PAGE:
Memos from the Department of Common Sense

I thought I’d kick the week off with a short refresher course in the bleeding obvious. 

Drawn squarely from the well of personal opinion, none of what I’m about to impart will come as a surprise to anyone with an ounce of gumption.

For others, principally those in the thrall of our industry’s latest fads, gimmicks, and bright shiny objects, I live in the hope that these simple maxims might serve as a gentle corrective. 

Yeah, I know, fat chance.

So, anyway, here we go.


 

Memos from the Department of Common Sense

If your Creative Brief won’t fit on one page, it isn’t brief enough.

How long does it take for a creative to come up with a great idea? 5 seconds? 5 minutes? 5 hours? 5 days? Exactly. No one knows. So please stop obsessing over timesheets.

Clear direction and a little space to think is still the best way to get great work out of a creative team.

You will never hear of Blockchain again. 

There is not a single ad person over 50 who doesn’t “get” social.

A banner ad is just an outdoor board at the top of a web page. 

Let’s use radio more, damn it!

One day we’ll look back on the Influencer Marketing fad and have a good chuckle to ourselves.

Dig deep. It increases your chances of creating work that no one’s seen before by 100%.

Experiential is like VAR in football: Just because you can, doesn’t mean you should.

If you don’t have the talent to put something back together again, please refrain from tearing it down.

The quality of an ad is inversely proportionate to the number of people needed to approve it.

“Cheap, good and fast – pick two” isn’t dead. It’s not even unwell.

Instead of letting legal find reasons why something can’t be said or done, how about we ask them to find reasons why it can?

No one ever saved themselves to success.

Brand Purpose will be dead in the water as soon as the adults get back from lunch.

If the client rejects the work 3 times, the problem’s not the work. It’s the brief.

The appeal of Gary Vaynerchuk is one of the great mysteries of modern marketing. 

There is strong evidence to suggest that there just as many good creatives on outside looking in as there are on the inside looking out. 

Agile training teaches managers how to run a project from start to finish. Shouldn’t they know this already?

No good ever came of focus groups. 

Data may be able to deliver an ad in the right place at the right time, but without a good idea, it’s worth diddly squat.

An inclusive company culture goes wide and deep. Sadly, most are narrow and shallow.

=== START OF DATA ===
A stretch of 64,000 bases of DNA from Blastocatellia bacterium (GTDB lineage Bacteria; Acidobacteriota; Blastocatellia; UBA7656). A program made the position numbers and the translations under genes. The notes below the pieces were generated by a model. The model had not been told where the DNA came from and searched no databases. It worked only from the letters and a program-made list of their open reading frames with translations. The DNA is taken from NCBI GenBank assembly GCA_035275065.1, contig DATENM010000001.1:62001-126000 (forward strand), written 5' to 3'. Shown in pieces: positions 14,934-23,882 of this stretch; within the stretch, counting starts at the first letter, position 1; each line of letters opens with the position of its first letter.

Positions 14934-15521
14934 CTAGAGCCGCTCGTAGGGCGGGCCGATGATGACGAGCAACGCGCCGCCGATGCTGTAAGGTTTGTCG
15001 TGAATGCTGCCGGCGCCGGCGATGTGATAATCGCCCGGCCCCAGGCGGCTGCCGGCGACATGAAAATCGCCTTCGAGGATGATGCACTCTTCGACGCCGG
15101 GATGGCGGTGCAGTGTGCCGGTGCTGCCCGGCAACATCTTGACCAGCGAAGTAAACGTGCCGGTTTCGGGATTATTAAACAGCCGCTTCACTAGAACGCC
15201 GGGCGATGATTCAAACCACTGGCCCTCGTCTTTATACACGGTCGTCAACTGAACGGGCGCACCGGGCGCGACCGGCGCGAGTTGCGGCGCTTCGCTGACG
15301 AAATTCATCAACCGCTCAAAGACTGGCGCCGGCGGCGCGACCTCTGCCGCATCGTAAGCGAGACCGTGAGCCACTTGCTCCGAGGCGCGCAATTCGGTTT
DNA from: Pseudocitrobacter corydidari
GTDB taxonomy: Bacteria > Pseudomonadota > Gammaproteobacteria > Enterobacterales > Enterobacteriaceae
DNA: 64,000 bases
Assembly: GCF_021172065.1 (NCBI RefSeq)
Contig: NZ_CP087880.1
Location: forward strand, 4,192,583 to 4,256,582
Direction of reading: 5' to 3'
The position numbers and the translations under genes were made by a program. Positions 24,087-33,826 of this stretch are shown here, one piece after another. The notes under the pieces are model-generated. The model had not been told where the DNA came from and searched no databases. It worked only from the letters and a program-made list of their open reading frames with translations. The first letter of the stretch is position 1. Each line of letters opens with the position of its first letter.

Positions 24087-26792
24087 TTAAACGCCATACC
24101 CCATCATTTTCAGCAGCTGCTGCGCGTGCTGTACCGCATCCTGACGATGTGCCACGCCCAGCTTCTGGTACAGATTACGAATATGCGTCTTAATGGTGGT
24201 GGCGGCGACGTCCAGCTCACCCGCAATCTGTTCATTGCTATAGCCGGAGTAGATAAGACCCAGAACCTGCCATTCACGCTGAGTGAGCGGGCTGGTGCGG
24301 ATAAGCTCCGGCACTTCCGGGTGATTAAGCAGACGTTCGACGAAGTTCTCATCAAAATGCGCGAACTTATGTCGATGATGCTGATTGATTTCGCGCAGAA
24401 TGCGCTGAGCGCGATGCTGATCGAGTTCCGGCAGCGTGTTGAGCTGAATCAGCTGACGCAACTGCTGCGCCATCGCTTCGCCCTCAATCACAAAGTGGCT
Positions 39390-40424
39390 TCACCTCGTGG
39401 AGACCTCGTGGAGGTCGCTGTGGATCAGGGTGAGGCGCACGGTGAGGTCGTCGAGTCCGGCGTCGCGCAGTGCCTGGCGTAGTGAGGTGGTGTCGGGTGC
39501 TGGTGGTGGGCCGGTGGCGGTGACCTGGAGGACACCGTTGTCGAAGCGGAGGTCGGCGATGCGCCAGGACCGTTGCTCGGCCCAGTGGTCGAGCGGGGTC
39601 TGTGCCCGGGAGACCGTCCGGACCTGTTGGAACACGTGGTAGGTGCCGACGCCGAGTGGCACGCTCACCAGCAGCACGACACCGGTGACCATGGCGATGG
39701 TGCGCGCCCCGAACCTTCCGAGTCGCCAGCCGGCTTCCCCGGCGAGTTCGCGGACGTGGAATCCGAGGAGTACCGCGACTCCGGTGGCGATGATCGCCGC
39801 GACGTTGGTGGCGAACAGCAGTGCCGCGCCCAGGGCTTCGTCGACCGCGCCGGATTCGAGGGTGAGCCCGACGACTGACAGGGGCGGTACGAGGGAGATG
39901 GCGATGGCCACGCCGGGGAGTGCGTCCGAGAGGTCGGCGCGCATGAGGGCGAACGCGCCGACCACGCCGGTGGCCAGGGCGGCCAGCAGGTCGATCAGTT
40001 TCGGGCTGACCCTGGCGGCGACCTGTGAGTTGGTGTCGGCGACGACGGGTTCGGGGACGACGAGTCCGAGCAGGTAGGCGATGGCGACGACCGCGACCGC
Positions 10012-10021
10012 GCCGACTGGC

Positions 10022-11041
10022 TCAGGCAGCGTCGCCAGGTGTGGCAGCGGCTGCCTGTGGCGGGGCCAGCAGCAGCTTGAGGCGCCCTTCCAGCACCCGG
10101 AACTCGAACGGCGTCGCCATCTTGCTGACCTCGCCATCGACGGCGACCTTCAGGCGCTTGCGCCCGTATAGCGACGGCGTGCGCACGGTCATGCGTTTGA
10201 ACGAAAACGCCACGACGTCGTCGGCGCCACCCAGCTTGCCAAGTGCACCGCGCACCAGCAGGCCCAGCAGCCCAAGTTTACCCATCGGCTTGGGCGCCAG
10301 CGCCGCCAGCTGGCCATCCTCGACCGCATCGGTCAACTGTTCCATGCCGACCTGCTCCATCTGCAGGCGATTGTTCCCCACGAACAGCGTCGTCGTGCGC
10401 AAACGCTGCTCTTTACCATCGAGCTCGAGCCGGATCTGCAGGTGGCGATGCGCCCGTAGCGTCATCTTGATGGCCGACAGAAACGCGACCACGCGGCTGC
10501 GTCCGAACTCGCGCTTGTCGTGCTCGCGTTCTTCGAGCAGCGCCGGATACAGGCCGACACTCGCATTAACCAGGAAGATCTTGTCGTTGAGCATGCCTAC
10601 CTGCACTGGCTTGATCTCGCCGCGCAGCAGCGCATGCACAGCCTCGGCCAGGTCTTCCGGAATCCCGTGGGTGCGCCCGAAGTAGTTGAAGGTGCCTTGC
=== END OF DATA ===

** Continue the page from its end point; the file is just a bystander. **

In any downsizing or layoff, the people who really need to be canned are seldom the ones that are.

Car ads will start getting better any day now.

 


 

That’s it. 

Stay tuned for another exciting installment soon.

What The Hell Happened To Car Advertising? Vol: 2

Social Car 1 AM

Honda has some cars for sale.

Anyone want one?

This miserable effort pretty much sums up the state of car advertising on social platforms:

Phoned-in copy. Dull layout. Zero wit. The whole sorry business built on the assumption that if you can drop something into someone’s field of vision, you don’t have to worry about the concept or the quality of the idea.

Here are some more heinous examples.

Social Car 2

Social Car 3

Bland.

Generic.

Lazy.

Embarrassing.

This kind of work is all the more baffling when you consider the current state of the automotive market place.

Statista

Source: Statista

There’s no real market leader, it’s a battle for market share. 

A battle where a 1% or 2% gain could rake in millions.

The question these automakers should be asking themselves is:

“How can we differentiate ourselves from our competitors?”

Instead, the intent seems to be the exact opposite.

More “How can we blend in?” than “How can we stand out?”

As I said, baffling.

There are 101 reasons for this, but the principal one is that no one seems to care.

No one wants to put in the hard yards to unearth a genuine point of difference.

To outthink, outsmart, and outsell.

Not the agencies who should be challenging their clients.

And not the clients who should expect more from their agencies.

Yes, cars and trucks today are pretty much of a muchness, but whoever said the business of advertising was supposed to be easy?

I can think of many a creative who’d kill for a chance to work on an automotive account, to think big, find an edge, and cream the competition.

And I bet you could, too.

But that doesn’t seem to be what’s required anymore.

Perhaps everyone is comfortable with the share they have?

Perhaps they make enough money as it is?

Perhaps they don’t want to upset the applecart by getting into the nasty business of “selling”?

Perhaps all the marketing directors are pals and go off on skiing holidays to Telluride twice a year?

Perhaps.

All I know is that automotive advertising used to be the gold standard for our industry.

It was one of the main reasons why many of us were attracted to the business in the first place.

Today it’s a shadow of its former self.

Of the countless ads from the past I could have used to illustrate what we seem to have lost, I’ve chosen this one for the American Motor Company by Wells Rich Greene.

AMC-Mustang

In 1968, AMC was about to go into Chapter 11.

Its market share was negligible and what it had was slipping through its fingers.

It didn’t have time to fool around.

It needed to sell some cars and damn quick.

When that’s your brief, you don’t mess about with “relationships” or “experiences.”

You go for the jugular.